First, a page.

WHAT IS PARTURITION & HOW DOES IT RELATE WITH INFLAMMATION AND ULCERATION OF CERVIXParturition is a very frequent cause of inflammation and ulceration of the cervix, as might be presumed a priori.Not only is parturition frequently followed by inflamation of the uterus involving the cervix, which may perpetuate itself in the latter region even when it has beesubdued in the body of the organ, but it often occasions inflammation of the cervix alone, other parts of the uterine system not being simultaneously affected. This is owing to the cervix being the part of the uterus the most exposed to laceration and contusion during parturition.The cervix may be lacerated more or less extensively during the most natural labour. In a rapid confinement, a strong contraction, or a succession of strong contractions propelling the child with great force against the imperfectly dilated os, will, as I have repeatedly witnessed, thus lacerate the cervix, under circumstances otherwise the most favourable.Morever, this dilatation of the os uteri is very slight until parturition actually commences, and is not consequently calculated to interferewith the integrity of the mucuous membrane with which the cervical canal is lined. As soon, however, as the pains which precede and ac- company the expulsion of the foetus commence, the dilatation of the os uteri progresses rapidly, and in the course of a few hours is carried to such an extent as to admit of the passage of the foetus.A necessary consequence of this rapid dilatation of a canal lined by a mucous membrane in an entire state is, that it must, in many cases, be accompanied by contusion, erosion, and laceration of the membrane.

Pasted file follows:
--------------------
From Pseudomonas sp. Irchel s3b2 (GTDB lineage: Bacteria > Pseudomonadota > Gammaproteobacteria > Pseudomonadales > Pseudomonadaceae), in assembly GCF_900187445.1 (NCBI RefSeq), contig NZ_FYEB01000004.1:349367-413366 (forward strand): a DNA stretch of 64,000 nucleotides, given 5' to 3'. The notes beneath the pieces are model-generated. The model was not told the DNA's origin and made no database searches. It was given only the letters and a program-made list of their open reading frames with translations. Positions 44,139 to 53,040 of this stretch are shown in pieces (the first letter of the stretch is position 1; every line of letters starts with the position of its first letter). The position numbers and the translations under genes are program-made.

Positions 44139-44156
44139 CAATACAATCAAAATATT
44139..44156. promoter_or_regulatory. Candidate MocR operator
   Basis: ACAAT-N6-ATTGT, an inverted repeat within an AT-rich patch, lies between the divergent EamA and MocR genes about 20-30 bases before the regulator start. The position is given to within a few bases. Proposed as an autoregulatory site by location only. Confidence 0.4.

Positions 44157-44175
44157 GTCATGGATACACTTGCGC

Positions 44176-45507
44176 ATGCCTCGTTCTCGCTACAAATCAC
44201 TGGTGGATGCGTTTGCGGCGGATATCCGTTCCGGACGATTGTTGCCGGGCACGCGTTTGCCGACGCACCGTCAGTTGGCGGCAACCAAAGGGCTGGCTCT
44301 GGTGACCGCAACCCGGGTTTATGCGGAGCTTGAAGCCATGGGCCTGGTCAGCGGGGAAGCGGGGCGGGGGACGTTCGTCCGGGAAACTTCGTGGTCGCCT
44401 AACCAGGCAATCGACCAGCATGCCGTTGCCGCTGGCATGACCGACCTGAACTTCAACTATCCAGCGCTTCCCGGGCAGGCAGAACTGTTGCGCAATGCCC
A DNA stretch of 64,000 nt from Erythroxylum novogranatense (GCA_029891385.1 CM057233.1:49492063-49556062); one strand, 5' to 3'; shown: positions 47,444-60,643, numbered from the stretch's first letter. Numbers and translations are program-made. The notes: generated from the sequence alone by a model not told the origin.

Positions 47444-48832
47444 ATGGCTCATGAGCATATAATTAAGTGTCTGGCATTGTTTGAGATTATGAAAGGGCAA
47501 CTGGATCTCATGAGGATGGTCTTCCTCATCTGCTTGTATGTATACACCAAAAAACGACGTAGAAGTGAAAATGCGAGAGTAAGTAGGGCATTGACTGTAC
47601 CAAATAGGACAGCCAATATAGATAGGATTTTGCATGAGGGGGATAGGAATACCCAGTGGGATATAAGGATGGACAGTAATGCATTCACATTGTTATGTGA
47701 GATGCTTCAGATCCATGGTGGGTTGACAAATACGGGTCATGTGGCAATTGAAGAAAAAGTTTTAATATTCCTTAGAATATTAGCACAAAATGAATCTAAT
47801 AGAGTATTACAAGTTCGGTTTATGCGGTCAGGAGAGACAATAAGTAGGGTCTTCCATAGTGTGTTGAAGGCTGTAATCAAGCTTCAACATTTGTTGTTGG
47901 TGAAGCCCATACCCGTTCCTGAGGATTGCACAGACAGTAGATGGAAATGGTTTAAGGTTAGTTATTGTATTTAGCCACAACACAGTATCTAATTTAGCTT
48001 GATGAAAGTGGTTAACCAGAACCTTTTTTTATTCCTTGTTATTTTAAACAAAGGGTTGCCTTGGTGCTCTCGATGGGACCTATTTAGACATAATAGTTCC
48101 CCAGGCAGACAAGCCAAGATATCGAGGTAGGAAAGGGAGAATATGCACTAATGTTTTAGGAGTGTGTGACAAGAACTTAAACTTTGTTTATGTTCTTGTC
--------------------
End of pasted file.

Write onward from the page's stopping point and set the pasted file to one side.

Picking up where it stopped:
The peritoneal folds themselves are seldom compromised in non-
puerperal inflammation of the uterine appendages. When inflam- mation occurs in ' this region after parturition, there is a great tendency in the peritoneal membrane to take on the inflammatory action, as is the case when the uterus itself is the seat of inflamma- tion. In the unimpregnated non-puerperal condition, on the contrary,
There is very little tendency to inflammation in the peritoneum, and the organs contained between its folds mav remain inflamed during months or years without its being much affected. This is a singular pathological fact, but one which is equally true when applied to inflammatory affections external to the peritoneum in other points of the pelvic cavity. Even when peritonitis does complicate the attack in the non-puerperal state, it seems to have a greater tendency to localize than to extend its action — the contrary of what obtains in the puerperal condition.
In the form of the disease which I am now more especially describing, that which is unconnected with this condition, the pus escaping internally and the abdominal walls not being involved, the secondary symptoms are not very severe, except during exacerbations and relapses. The patient is able to get about, and to follow more or less her usual avocations. She is merely in delicate or bad health, has unusual pelvic pains and sensations, and menstruation is disturbed and laborious ; the real cause of this condition being nearly always a mystery both to herself and her medical attendant.
WHAT HAPPENS IN PARTURITION
In parturition,in which very extensive pelvic suppurations take place, giving rise to external perforations. In this form of the disease, death occasionally occurs ; but even under such circumstances it is rare, unless inflammation assume an extreme and exceptional degree of intensity.